A MUSLIM witness in a war crimes trial pulled opened his shirt in court to prove Bosnian Serb leader Radovan Karadzic wrong.
Ahmet Zulic told the court he was arrested and thrown in prison as part of a Serb clampdown on his village, in northwestern Bosnia, in June 1992.
He said that he was still haunted by nightmares of fellow Muslim prisoners dying beside him.
Mr Karadzic, who is defending himself against charges of genocide, accused Mr Zulic of lying, upon which Mr Zulic pulled open his shirt and pointed to his chest.
“Right here I have a cross carved in my skin. You can see the cross carved on my chest,” he said.
Mr Karadzic’s trial at the Hague had resumed today after a six-week delay.
Mr Zulic, 62, told the court he was held by Serb forces at two detention camps for five months, during which time he said he was severely beaten, starved and forced to witness the executions of fellow detainees.
He lost 35kg in weight.
Answering Mr Karadzic with his eyes downcast, Mr Zulic told the court he had suffered permanent disabilities from having had seven vertebrae damaged, all his ribs fractured and a finger broken during the abuse.
He also has false teeth, having had his own knocked out when Serb soldiers put a gun in his mouth at a prisoner execution scene.
“I have nightmares very often,” the witness told the court.
“I very frequently dream of people who were killed beside me or were dying beside me. I had one last night.”
Mr Karadzic, 64, faces 11 counts of war crimes, crimes against humanity and genocide charges arising from Bosnia’s 1992-95 war in which 100,000 people were killed and 2.2 million left homeless.
He is charged as the supreme commander of a campaign of ethnic cleansing of Bosnian Muslims and Croats.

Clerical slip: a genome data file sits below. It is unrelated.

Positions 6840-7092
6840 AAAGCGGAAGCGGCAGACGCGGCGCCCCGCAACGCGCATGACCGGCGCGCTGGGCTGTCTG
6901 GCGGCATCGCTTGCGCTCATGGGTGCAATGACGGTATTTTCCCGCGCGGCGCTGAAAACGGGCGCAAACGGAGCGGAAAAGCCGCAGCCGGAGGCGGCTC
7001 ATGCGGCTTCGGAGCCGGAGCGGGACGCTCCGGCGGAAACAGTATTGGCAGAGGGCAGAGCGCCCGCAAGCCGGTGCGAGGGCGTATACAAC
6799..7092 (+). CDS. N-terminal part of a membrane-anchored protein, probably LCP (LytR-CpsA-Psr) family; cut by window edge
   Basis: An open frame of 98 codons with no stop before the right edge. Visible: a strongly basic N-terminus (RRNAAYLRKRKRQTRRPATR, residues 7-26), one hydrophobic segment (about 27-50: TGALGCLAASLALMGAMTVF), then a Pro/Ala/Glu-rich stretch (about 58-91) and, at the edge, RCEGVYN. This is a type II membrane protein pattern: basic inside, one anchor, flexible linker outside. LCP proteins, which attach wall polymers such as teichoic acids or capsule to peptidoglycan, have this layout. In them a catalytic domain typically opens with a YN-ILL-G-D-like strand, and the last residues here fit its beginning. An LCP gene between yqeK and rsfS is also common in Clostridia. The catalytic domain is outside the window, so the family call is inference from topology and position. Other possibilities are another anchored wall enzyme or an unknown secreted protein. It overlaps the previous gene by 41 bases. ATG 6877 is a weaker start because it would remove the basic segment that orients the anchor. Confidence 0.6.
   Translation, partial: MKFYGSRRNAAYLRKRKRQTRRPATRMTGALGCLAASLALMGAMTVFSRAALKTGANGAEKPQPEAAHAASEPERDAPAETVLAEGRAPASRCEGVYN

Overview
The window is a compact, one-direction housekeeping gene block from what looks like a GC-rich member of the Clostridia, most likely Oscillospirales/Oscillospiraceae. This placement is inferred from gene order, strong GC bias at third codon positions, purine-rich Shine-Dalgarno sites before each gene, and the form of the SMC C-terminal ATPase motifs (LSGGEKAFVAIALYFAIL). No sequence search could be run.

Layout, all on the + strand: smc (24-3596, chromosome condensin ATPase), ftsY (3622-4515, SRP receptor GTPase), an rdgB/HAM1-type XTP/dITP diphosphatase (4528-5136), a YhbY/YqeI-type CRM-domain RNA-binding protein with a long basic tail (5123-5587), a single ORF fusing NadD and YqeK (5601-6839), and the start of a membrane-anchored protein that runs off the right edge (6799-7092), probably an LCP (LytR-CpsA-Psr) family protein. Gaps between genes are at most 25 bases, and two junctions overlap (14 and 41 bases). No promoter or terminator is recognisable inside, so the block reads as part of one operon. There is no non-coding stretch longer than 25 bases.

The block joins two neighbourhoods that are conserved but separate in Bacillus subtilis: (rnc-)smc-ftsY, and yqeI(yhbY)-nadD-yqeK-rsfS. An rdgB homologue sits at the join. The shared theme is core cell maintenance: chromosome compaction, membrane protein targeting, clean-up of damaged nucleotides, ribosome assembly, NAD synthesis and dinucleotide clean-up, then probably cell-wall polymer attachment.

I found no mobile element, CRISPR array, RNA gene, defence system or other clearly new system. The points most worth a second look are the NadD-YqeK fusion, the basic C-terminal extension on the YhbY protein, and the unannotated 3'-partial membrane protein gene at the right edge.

The prosecution’s second witness, Sulejman Crncalo, wept as he told the court that his wife was killed in the shelling of the Markale market in Sarajevo in August 1995.
Searching for his wife, Crncalo stumbled upon the scene of the bombardment.
“There was blood al over the place, flowing in the streets, bits of human flesh scattered around, bits of clothing torn and scattered all over,” he told the judges, occasionally wiping his eyes with a handkerchief.
A fence around the market, he said, “looked like it was painted red from the blood.”
He later found his wife’s body at a local morgue. “There was a woman lying next to my wife and her arm was thrown across my wife’s body. I just cried.”
Crncalo also testified that he was present when Karadzic made a speech in Pale, southeast of Sarajevo, in June 1992.
“Those were terrible words to our ears. He was saying to those present that every Muslim house had to be attacked because that’s the way to defend Serb houses.”
Karadzic started his cross-examination by telling the witness: “I would like to express my condolences for your loss”.